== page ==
Discover the Story of the Jade Pig-Dragon

Dig into the history and significance of this unusual creature from the National Palace Museum, Taipei

By Google Arts & Culture

Jade Pig-dragon (BC 3500-BC 3000) by AnonymousNational Palace Museum

How old is the jade pig-dragon?

This beautifully carved jade object dates back as far as 3000 to 3500 BC, making it more than 5000 years old. 

Where does it come from?

It originates from the Hongshan civilisation, with its round form recalling the jade chueh earrings of the Xinglonghua culture. Hongshan culture is noted for its fine jade objects, often carved with animal themes and motifs. 

Where does it get its unusual name?

There has been much debate about the correct name for these objects, with some calling them pig-dragons and others bear-dragons. Pigs were important farm animals and bears objects of worship by ancient inhabitants of north-eastern China – so either is possible.

However, it is also clear that the form takes on the shape of a dragon, mythical creatures of great importance in some ancient Chinese cultures. 

What does the shape mean?

Whether the bodies are based on pigs or bears, they are always curved. In this way they are very similar to the pictographic representation of the Chinese dragon character. The pig-dragon has ears that resemble a bats, as well as a wrinkled nose and an arched mouth.

The complete form gives the impression of an animal embryo. It is possible that prehistoric people believed the embryo represented a pure form of life force. So, the curved shape of this and other pig dragons may have been designed as symbols of vitality.

Who were the Hongshan?

The jade pig dragon is a superb piece of evidence of the Hongshan culture a civilization based in regions of northeastern China, as well as in modern day Mongolia and Liaoning Province.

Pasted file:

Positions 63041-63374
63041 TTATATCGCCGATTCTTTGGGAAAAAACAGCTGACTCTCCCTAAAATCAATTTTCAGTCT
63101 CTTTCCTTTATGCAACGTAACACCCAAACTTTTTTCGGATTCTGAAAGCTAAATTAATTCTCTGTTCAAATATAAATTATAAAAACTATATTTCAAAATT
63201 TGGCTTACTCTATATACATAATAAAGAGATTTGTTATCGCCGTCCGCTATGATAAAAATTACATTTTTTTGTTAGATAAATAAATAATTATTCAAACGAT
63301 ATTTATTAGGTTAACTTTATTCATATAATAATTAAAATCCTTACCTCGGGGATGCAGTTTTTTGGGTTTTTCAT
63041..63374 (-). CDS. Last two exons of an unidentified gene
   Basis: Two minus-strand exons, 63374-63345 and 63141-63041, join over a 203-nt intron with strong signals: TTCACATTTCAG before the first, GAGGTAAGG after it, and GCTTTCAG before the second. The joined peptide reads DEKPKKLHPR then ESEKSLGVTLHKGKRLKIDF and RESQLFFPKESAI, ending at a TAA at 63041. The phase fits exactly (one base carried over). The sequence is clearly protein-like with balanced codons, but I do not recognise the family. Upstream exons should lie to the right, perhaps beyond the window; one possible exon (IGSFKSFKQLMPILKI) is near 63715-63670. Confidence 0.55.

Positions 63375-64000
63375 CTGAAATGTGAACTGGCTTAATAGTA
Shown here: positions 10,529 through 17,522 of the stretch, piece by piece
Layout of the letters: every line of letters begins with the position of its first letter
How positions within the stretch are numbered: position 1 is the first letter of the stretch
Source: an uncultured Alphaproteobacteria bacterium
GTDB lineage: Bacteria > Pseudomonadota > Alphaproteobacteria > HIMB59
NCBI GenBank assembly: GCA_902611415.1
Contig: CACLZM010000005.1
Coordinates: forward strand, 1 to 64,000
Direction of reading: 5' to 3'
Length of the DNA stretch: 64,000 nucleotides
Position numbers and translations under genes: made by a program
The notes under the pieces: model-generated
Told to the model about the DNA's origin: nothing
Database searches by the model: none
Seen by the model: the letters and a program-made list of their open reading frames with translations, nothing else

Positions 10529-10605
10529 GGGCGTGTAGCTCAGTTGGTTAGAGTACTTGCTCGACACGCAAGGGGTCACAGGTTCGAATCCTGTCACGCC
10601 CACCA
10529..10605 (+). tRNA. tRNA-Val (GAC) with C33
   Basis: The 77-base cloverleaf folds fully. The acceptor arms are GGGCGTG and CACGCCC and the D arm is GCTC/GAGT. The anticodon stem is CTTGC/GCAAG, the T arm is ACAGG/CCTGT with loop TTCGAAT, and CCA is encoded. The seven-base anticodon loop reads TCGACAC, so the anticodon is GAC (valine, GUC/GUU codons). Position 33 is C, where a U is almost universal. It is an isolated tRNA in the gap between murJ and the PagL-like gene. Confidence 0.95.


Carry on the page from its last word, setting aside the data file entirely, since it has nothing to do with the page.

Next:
The civilization began in the Yellow River Valley from about 3800 BC. They were a sophisticated people who built impressive ceremonial sites. It’s at these sites where many of the jade pieces from the time have been discovered. 

Jade DragonThe Palace Museum

Why is jade important?

The English word ‘jade’ translates into Chinese as yu, which actually refers to a number of different minerals including serpentine and bowenite. Technically, jade is a calcium magnesium silicate but the presence of copper gives it a beautiful grey-green tint.  

It is found in the metamorphic rocks of the mountains, and was first worked in the Hongshan area about 5000 years ago. However, these jade sources have long since been exhausted. 

Archaistic jade ring (1200/1499)British Museum

The philosopher Confucius described jade as: "Soft, smooth and glossy, it appeared to them like benevolence; fine, compact and strong - like intelligence". It has always been highly prized in Chinese cultures, often above silver and gold, being worked into ornaments as well as ceremonial weapons and ritual objects. 

Jade was also often worn by kings and nobles, becoming associated with high status. So, it’s fair to say that whoever originally owned the jade pig-dragon was a person of some importance. 

See if you can find the pig-dragon

Take a look around the National Palace Museum in Tapei and see if you can find the pig dragon.

Ornament in the shape of a hoof, (4700-2920 BCE, Neolithic period (approx. 6000-2000 BCE))Asian Art Museum

Are you jade green with envy?

Then you can find out more about this enigmatic material here

Credits: All media
The story featured may in some cases have been created by an independent third party and may not always represent the views of the institutions, listed below, who have supplied the content.
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